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Posted 20 January 2021 - 12:28 AM

Thinkin about getting a goose down for my C8.



#38 Rustler46

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Posted 20 January 2021 - 04:07 PM

The second clear winter night in a row was last night. So despite being tired, I went out for another enjoyable evening. The Moon had not yet reached first quarter, so was not a huge source of extraneous light for deep sky observing. But DSOs did not end up in the view, since my go-to mount displayed another, malfunction. The declination motor stalled and would not allow for go-to star alignment. So I'll need to clean and lube that gear set to get back the go-to function.

 

But not to be deterred by that, I enjoyed viewing the Moon with the C-8. I needed to loosen the RA & Dec clutches for ease of manual tracking as the Moon drifted across the FOV of my TV Panoptic 24mm. At f/10 focal length (2000 mm) that eyepiece encompassed the entire Moon with 0.8° FOV and 85X. Using Sky and Telescope's  Mirror-image Moon Atlas I was able to identify many craters by name and located the Apollo-11 landing site. It's hard to believe 52 years has gone by since that milestone. The near future looks to be cloudy and rainy for a while. But I got my "fix" of under the sky astronomy, two nights in a row.

 

Here's another photo of the G11/C-8 combo in portable mode, April 2015. The occasion was photographing a lunar eclipse from 3600 feet elevation in the Oregon Coast Range Mountains. It was snowing when I got there, but soon cleared for a nice view of the eclipse. Behind the telescope can be seen the Moon nearing the end of partial phase.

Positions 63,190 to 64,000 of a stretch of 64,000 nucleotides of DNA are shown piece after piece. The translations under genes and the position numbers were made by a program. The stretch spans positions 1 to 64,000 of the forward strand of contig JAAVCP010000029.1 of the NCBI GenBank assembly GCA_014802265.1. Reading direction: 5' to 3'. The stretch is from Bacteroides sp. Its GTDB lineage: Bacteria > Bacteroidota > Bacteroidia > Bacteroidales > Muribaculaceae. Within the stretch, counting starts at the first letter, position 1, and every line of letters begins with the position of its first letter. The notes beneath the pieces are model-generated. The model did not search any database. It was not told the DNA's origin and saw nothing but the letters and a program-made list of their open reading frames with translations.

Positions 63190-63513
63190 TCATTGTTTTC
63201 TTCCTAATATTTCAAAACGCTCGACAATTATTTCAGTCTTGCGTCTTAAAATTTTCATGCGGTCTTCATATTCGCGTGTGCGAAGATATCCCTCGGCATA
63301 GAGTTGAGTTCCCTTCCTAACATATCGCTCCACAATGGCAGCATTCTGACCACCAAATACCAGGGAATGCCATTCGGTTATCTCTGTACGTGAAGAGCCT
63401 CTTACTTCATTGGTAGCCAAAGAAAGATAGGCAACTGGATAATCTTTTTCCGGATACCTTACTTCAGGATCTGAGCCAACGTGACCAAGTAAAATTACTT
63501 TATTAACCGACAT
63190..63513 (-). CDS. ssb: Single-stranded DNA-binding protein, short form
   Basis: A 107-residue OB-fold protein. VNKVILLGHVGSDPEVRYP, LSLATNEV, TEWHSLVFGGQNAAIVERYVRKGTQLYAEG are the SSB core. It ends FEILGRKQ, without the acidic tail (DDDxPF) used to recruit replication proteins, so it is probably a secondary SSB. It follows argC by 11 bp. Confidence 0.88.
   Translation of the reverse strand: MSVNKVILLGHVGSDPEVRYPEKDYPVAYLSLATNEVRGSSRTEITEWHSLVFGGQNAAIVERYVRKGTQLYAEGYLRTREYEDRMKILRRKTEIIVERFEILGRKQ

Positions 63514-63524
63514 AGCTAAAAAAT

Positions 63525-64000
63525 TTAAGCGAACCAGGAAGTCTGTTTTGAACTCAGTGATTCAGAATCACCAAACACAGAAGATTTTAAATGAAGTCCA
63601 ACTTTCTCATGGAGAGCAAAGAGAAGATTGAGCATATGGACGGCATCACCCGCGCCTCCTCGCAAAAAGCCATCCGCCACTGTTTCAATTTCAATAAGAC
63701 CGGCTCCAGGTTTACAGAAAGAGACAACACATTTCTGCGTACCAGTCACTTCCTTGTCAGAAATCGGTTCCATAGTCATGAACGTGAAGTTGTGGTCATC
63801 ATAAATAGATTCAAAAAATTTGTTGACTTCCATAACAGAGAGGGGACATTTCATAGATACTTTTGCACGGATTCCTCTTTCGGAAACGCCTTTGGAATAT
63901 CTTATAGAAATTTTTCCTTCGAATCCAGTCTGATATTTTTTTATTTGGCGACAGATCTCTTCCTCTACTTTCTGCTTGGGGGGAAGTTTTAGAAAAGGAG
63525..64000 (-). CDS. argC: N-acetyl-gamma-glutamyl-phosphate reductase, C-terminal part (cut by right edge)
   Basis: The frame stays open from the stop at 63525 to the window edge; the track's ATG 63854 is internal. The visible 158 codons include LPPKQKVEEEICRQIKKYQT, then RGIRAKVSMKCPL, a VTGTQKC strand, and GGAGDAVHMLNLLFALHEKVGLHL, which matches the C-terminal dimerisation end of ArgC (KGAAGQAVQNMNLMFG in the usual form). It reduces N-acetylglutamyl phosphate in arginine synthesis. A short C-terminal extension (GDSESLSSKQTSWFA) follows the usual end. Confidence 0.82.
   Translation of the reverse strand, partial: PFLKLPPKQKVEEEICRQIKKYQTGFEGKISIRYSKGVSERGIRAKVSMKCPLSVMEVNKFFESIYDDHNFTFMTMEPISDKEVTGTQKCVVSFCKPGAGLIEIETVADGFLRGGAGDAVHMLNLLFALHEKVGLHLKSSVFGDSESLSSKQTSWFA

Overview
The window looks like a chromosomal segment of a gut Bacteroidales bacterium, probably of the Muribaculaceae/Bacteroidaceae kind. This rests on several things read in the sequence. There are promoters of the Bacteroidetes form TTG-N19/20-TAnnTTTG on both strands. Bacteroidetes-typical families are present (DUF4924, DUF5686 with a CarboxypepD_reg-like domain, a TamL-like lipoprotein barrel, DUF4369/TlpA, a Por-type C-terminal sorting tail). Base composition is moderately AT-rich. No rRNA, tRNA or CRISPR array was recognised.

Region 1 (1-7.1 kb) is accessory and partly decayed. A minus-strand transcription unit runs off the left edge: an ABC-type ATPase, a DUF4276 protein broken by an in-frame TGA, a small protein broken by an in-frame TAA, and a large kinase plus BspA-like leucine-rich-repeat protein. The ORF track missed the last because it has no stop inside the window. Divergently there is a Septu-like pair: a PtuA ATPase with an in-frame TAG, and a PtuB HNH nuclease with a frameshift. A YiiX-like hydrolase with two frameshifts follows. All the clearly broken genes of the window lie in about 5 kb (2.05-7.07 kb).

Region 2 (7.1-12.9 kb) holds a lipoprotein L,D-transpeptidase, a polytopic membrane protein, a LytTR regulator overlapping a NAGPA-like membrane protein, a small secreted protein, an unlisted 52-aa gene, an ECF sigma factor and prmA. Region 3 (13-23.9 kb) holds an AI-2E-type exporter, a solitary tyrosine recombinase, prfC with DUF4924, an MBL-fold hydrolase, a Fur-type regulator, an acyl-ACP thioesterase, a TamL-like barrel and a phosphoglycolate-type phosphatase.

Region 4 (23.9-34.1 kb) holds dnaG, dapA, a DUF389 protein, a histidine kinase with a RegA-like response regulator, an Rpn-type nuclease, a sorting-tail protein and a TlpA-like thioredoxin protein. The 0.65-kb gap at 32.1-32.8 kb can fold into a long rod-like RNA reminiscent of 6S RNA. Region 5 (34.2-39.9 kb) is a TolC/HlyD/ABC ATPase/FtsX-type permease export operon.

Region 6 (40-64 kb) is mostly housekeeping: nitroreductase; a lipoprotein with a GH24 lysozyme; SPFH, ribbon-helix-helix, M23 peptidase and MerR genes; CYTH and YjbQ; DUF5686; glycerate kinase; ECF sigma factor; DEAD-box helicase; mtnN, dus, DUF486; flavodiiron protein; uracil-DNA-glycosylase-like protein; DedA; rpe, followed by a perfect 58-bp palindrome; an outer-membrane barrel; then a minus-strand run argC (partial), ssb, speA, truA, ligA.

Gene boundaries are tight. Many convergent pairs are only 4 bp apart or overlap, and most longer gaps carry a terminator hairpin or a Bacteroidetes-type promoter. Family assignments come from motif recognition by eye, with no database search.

Best Regards,
Russ

 

G-11-C-8-03470.jpg


Edited by Rustler46, 21 January 2021 - 12:17 AM.

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#39 Rustler46

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Posted Yesterday, 04:12 PM

The second clear winter night in a row was last night. So despite being tired, I went out for another enjoyable evening. The Moon had not yet reached first quarter, so was not a huge source of extraneous light for deep sky observing. But DSOs did not end up in the view, since my go-to mount displayed another, malfunction. The declination motor stalled and would not allow for go-to star alignment. So I'll need to clean and lube that gear set to get back the go-to function.

 

Yesterday during daylight hours, I had an opportunity to service the declination worm-gear set. I was able to tip the worm away from the worm-gear (ring-gear) without disconnecting from the drive motor. This allowed for cleaning the ring-gear of any debris that might be causing the motor to stall. An old toothbrush was used to clean each gear tooth and more uniformly distribute the lubricating grease. I see the need for a more thorough cleaning, to remove old grease and apply fresh lube. But for now I have done a quick service.

 

I used the opportunity to set the gear clearance for minimum free-play and backlash. Even though I could move the worm by hand with no resistance, upon tuning on the Losmandy G-11 electronics, I still got a "motor-stalled" warning. So I restarted and by passed go-to alignment. Then selecting the "Sidereal" drive rate, I was able to use the hand controller to move both RA and Dec without motor stall error. Then restarting the electronics allowed for normal go-to alignment, without motor-stall errors. This led me to believe the problem was not mechanical - that is detritus where the gears meshed causing the stall. It appeared the problem was electrical or software. Now I'm hoping the mount will function properly under nighttime conditions.

 

Edit:

I inquired on the Losmandy User's forum about the problem and got some useful advice.

 

Also I started a thread on the CN Mounts forum, where further discussion of the mount problem can continue. But for now, I'm waiting for the next clear night to continue enjoying my old Celestron Super C8 Plus. In addition to visual observing, I've gotten a camera/lens setup mounted piggyback for some EAA. I'll start a thread on that forum for progress in that avenue of observing.

 

Russ


Edited by Rustler46, Yesterday, 08:55 PM.